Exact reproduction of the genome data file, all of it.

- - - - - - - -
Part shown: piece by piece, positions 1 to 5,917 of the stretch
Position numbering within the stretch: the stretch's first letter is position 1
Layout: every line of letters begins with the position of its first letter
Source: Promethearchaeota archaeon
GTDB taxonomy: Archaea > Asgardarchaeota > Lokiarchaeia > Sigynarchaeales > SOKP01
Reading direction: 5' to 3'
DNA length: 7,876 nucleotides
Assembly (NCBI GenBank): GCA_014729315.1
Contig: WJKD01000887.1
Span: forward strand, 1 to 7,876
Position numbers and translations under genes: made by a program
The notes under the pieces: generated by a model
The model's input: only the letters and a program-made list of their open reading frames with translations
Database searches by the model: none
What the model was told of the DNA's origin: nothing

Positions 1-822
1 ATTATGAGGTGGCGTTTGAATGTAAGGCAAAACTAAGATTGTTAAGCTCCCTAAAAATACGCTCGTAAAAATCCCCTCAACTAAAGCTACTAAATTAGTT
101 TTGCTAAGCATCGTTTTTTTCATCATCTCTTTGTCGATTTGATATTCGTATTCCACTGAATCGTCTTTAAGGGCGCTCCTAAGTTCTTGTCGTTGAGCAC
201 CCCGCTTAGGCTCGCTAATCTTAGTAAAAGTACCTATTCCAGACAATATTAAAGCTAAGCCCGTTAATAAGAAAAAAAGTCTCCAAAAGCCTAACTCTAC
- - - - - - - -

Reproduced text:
Part shown: piece by piece, positions 1 to 5,917 of the stretch
Position numbering within the stretch: the stretch's first letter is position 1
Layout: every line of letters begins with the position of its first letter
Source: Promethearchaeota archaeon
GTDB taxonomy: Archaea > Asgardarchaeota > Lokiarchaeia > Sigynarchaeales > SOKP01
Reading direction: 5' to 3'
DNA length: 7,876 nucleotides
Assembly (NCBI GenBank): GCA_014729315.1
Contig: WJKD01000887.1
Span: forward strand, 1 to 7,876
Position numbers and translations under genes: made by a program
The notes under the pieces: generated by a model
The model's input: only the letters and a program-made list of their open reading frames with translations
Database searches by the model: none
What the model was told of the DNA's origin: nothing

Positions 1-822
1 ATTATGAGGTGGCGTTTGAATGTAAGGCAAAACTAAGATTGTTAAGCTCCCTAAAAATACGCTCGTAAAAATCCCCTCAACTAAAGCTACTAAATTAGTT
101 TTGCTAAGCATCGTTTTTTTCATCATCTCTTTGTCGATTTGATATTCGTATTCCACTGAATCGTCTTTAAGGGCGCTCCTAAGTTCTTGTCGTTGAGCAC
201 CCCGCTTAGGCTCGCTAATCTTAGTAAAAGTACCTATTCCAGACAATATTAAAGCTAAGCCCGTTAATAAGAAAAAAAGTCTCCAAAAGCCTAACTCTAC